Therefore we must pay greater attention to what we have heard, so that we do not drift away from it. 2 For if the message declared through angels was valid, and every transgression or disobedience received a just penalty, 3 how can we escape if we neglect so great a salvation? It was declared at first through the Lord, and it was attested to us by those who heard him, 4 while God added his testimony by signs and wonders and various miracles, and by gifts of the Holy Spirit, distributed according to his will.
The part that gets my attention this morning is verse 4 “while God added his testimony by signs and wonders and various miracles”. In sharing the faith there has always been an appeal to reason, but reason alone often doesn’t cut it. People aren’t looking for a faith that simply makes sense, but rather they seek a faith that does something. That makes a difference. That reveals a power beyond us.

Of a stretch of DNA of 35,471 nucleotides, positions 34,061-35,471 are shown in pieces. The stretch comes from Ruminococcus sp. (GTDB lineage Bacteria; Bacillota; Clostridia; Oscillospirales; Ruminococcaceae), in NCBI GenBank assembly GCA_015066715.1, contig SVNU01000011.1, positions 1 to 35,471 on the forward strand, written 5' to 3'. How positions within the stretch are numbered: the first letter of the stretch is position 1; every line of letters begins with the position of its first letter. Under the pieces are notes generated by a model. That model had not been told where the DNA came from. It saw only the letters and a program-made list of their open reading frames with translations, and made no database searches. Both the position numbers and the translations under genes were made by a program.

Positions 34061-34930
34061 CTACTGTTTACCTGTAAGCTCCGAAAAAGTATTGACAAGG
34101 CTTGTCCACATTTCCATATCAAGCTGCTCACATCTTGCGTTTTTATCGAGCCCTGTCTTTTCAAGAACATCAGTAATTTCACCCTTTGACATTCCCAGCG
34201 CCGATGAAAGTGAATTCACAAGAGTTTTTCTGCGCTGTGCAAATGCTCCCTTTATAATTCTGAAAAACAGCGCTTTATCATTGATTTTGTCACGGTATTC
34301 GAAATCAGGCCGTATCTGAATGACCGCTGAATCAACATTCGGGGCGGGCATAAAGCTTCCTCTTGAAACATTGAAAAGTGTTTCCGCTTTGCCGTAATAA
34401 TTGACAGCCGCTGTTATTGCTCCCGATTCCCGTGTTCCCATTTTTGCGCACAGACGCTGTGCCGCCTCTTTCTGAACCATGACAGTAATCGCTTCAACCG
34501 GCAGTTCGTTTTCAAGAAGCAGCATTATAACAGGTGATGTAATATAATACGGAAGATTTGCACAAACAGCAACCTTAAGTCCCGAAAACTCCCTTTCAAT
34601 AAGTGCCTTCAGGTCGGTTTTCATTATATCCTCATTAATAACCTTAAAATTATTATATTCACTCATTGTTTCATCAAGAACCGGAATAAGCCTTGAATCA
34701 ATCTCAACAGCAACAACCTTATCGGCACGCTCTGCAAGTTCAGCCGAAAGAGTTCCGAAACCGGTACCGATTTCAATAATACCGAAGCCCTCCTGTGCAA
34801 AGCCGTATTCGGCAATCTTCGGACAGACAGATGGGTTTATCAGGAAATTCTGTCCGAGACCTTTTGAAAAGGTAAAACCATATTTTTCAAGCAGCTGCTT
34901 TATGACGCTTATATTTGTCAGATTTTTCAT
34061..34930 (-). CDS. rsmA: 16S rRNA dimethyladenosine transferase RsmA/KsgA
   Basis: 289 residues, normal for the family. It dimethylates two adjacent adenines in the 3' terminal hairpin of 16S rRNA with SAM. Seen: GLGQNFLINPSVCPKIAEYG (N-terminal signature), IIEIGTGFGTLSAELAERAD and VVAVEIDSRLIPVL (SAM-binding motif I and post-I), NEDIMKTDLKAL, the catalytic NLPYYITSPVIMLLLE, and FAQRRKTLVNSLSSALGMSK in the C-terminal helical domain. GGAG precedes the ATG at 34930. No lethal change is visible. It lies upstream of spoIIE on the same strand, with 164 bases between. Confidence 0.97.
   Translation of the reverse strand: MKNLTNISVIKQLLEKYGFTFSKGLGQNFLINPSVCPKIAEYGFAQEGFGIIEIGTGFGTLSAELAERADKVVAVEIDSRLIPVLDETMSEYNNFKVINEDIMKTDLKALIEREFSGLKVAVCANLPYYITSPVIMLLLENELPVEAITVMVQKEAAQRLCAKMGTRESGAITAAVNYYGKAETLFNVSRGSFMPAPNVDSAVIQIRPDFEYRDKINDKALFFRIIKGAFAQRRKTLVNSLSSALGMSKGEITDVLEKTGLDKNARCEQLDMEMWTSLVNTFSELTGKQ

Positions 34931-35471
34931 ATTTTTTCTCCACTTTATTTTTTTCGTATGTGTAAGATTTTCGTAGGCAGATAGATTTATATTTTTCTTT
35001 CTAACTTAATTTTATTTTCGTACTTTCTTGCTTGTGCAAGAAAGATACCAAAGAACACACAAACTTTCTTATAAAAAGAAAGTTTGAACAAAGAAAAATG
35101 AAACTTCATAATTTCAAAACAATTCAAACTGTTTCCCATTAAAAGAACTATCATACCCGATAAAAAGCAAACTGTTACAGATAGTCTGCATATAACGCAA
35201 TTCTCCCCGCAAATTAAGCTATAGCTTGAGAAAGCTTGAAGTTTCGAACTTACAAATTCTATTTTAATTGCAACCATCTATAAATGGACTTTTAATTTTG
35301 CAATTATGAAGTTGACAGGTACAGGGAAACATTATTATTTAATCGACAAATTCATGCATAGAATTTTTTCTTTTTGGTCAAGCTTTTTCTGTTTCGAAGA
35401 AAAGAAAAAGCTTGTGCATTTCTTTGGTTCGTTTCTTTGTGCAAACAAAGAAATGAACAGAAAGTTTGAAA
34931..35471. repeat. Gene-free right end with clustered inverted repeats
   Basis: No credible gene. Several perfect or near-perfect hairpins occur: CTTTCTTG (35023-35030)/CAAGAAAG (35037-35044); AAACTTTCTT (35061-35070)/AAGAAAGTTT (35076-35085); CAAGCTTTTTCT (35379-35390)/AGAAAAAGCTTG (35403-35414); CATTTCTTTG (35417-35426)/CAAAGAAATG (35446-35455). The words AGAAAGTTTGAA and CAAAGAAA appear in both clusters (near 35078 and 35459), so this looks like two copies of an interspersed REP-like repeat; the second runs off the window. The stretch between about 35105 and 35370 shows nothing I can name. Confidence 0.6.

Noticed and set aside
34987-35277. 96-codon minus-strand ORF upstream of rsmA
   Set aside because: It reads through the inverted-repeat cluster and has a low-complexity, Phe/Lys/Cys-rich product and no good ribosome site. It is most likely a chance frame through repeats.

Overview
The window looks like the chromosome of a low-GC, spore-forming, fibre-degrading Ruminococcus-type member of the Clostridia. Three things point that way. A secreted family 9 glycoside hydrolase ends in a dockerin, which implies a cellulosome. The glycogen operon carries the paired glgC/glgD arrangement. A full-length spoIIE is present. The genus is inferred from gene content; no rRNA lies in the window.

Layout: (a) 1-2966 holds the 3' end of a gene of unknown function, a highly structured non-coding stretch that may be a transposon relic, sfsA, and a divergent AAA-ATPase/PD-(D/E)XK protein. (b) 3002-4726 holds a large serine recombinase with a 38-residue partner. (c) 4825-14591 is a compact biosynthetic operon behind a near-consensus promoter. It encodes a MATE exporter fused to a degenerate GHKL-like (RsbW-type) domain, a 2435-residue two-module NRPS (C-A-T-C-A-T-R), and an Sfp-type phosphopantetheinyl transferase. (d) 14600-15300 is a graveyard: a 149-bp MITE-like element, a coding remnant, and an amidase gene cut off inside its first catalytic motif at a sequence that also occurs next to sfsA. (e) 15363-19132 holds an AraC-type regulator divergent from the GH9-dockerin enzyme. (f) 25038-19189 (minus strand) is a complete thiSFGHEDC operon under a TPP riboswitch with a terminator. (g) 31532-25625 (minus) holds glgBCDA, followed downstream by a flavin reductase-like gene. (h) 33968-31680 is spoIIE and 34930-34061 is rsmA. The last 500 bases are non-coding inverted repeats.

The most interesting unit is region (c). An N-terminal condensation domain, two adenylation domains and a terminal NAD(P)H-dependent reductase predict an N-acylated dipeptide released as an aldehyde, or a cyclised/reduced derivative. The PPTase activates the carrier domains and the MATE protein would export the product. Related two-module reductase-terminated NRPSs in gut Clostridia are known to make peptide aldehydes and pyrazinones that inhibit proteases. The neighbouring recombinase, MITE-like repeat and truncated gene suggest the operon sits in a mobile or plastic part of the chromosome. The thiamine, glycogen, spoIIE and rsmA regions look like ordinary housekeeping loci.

The trap of reading a verse like the one I’ve highlighted is the temptation to assume any such “miracle” must be fantastic – like immediately healing the sick, curing the lame, casting out demons, or raising the dead. I don’t deny those things happen, but if Christians had to rely exclusively on such things Christianity would have remained a small sect of Judaism.
More frequently the demonstration of Jesus’ power is in his ability to transform a life – to take hold of someone who is lost and broken and heal them on the inside. This is the sort of miracle that drew me in. I’m still in the process of being found and being healed, but there is no comparison between my life before Jesus and after Jesus. And as I think about the church I lead, I see in my mind’s eye the faces of people being made new one day at a time.
Lord Jesus, give us to be walking and talking examples of your power to save. Amen.